As you can imagine, this dataset is a treasure island. Within less than ten days of its disclosue, a joint research paper by two Chinese students from Harvard and MIT emerged on the internet, which is titled “China’s Ideological Spectrum“. By analyzing the more than 170,000 answers from the test’s 2014 dataset, they come to a set of conclusions that shed light on a part of the Chinese national psyche that few have examined before. Probably the most important insight from this analysis is the finding that the ideological spectrum in China is really uni-dimensional (even though the survey is designed in three dimensions). In other words, those who are politically conservative are also likely to be economically and socially conservative, and the same applies to the liberals. In a sense, this shows that ideologically speaking, China is still not as diverse as advanced democracies where, for example, social and economic issues often constitute two separate dimensions. It will be difficult to find someone like Rand Paul in contemporary China, who is conservative on social issues but libertarian on the economics. The authors claim that this conclusion is likely to hold true even if they use a more representative sample. This I’ll leave to statistically savvier minds to judge.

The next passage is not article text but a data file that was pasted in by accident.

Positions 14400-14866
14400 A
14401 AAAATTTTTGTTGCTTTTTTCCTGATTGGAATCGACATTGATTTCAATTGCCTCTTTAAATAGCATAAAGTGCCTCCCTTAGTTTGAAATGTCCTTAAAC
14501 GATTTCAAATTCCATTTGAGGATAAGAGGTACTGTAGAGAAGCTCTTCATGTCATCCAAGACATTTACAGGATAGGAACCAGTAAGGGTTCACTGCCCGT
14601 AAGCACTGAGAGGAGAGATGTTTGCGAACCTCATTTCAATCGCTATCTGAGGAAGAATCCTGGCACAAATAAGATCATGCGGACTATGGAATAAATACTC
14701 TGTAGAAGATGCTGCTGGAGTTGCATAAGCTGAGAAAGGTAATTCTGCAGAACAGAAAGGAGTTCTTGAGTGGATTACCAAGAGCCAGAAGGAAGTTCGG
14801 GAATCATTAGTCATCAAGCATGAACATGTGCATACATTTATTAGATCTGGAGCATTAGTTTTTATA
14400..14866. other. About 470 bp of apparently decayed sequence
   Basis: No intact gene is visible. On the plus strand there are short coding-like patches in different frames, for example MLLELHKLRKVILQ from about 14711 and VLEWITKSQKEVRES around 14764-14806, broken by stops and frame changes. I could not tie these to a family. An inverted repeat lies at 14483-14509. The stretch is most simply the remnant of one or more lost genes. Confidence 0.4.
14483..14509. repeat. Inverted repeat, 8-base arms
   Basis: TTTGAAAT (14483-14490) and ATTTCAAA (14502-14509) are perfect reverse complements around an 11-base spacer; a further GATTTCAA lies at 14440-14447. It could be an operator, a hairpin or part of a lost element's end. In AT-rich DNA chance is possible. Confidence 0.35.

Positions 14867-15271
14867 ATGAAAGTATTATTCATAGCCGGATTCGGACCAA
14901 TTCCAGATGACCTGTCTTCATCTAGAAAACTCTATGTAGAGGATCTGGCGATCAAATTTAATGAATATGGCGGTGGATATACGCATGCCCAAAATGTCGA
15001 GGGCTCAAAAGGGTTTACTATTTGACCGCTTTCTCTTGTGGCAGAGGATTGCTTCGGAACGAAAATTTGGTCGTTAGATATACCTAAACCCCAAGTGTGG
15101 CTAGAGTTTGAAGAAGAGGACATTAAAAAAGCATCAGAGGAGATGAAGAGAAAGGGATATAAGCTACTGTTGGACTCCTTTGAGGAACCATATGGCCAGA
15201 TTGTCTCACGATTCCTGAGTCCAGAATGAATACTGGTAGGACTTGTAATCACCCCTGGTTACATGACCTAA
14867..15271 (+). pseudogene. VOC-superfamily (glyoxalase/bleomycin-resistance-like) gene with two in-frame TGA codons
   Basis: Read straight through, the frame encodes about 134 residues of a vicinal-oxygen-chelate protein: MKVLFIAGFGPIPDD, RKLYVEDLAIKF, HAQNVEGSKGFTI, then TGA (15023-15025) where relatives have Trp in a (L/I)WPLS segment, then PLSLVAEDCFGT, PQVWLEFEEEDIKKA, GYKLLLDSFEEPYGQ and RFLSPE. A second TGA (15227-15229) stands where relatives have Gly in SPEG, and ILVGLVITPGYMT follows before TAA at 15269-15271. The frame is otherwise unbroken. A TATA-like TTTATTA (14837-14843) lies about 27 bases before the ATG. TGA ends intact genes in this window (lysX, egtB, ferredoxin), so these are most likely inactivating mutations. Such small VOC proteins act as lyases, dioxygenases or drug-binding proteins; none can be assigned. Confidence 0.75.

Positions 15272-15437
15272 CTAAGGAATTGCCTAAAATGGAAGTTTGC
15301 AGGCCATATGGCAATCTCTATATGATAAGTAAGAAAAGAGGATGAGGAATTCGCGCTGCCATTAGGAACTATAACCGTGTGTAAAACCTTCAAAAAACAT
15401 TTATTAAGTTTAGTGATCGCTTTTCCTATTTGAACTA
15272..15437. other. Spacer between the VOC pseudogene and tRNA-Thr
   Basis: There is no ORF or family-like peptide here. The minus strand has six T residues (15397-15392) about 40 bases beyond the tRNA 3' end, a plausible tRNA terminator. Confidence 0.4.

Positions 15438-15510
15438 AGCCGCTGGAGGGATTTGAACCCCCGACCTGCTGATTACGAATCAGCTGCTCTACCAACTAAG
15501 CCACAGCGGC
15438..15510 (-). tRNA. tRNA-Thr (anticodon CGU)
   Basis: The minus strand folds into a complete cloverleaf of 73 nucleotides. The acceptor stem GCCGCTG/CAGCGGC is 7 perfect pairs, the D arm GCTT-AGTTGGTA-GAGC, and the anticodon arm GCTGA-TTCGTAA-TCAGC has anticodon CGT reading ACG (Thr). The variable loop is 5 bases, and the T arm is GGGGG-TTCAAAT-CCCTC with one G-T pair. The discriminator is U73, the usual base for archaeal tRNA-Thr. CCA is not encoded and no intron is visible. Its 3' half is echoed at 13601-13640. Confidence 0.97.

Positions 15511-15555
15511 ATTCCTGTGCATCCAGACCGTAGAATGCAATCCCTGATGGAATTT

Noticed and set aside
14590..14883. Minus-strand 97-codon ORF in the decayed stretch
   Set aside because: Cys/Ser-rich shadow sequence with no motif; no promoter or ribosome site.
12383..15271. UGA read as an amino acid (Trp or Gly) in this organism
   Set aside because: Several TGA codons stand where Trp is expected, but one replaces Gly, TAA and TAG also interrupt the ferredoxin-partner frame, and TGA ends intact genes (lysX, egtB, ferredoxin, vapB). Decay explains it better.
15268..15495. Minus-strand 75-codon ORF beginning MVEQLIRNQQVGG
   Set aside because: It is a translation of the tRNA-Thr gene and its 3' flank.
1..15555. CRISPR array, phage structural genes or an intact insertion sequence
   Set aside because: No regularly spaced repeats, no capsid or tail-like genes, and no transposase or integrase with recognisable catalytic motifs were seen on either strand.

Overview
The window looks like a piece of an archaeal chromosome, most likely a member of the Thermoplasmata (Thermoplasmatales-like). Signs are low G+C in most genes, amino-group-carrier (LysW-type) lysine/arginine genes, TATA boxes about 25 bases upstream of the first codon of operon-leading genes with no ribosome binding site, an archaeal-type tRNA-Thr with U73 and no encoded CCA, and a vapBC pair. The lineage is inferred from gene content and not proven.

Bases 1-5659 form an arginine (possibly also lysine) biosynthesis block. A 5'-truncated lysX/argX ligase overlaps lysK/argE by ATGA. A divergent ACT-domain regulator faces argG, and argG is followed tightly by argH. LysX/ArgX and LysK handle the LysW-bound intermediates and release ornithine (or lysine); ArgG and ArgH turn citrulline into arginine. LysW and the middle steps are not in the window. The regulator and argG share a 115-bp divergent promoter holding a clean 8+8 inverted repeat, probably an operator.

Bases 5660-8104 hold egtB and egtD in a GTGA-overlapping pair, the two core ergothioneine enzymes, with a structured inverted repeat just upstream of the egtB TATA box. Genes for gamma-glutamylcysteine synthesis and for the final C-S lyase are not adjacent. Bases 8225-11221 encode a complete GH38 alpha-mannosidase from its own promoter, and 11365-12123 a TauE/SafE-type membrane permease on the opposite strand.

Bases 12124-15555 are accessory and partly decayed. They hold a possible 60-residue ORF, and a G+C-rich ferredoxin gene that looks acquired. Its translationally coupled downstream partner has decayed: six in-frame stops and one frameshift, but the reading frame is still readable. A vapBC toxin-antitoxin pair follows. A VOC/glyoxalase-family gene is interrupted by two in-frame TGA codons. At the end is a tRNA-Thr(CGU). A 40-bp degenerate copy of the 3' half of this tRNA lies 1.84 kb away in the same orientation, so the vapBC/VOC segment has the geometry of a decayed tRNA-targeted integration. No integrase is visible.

Other findings from the paper are more expected. For example, liberalism in China is highly related with modernization, education and income. Those who are well educated and with a higher income are more likely to embrace free trade, government transparency and gay rights.

The very fact that the existence of an ideological spectrum in China (though uni-dimensional in nature) is being supported by empirical data is ground-breaking. It shows how far the country has moved away from a monolithic state of mind. And it is probably not going to be reversed. With diversity comes balance and equilibrium, as the left can be checked by the right, the fanatics checked by the moderate. That’s also partly why I started this blog: to show that there is diversity in the lively and noisy world of ideas in this country. And that, in itself, is empowering.

But the creators of Chinese Political Compass have done much more. As a bunch of college students back in 2007, they acted on an idea, held on to it and turned it into a great source of political self-awareness for a generation of Chinese and a treasure box of insights for the whole world. It is this kind of progressive volunteerism that is truly changing the spectrum of China. To quote one of the creators, who released a public statement on Apr 1 about his decision to offer the raw data for download:

We need to better understand our country and its people. This is not easy, and sometimes unpleasant. But this is our responsibility.

What “Under the Dome” tells us about where China stands on air pollution

ChaiJing

Three days ago something very unusual happened on the internet in this country. Almost overnight, hundreds of millions of smart phone screens here were occupied by just one person and one thing: Chai Jing’s nearly-2-hour documentary on air pollution, called “Under the Dome.”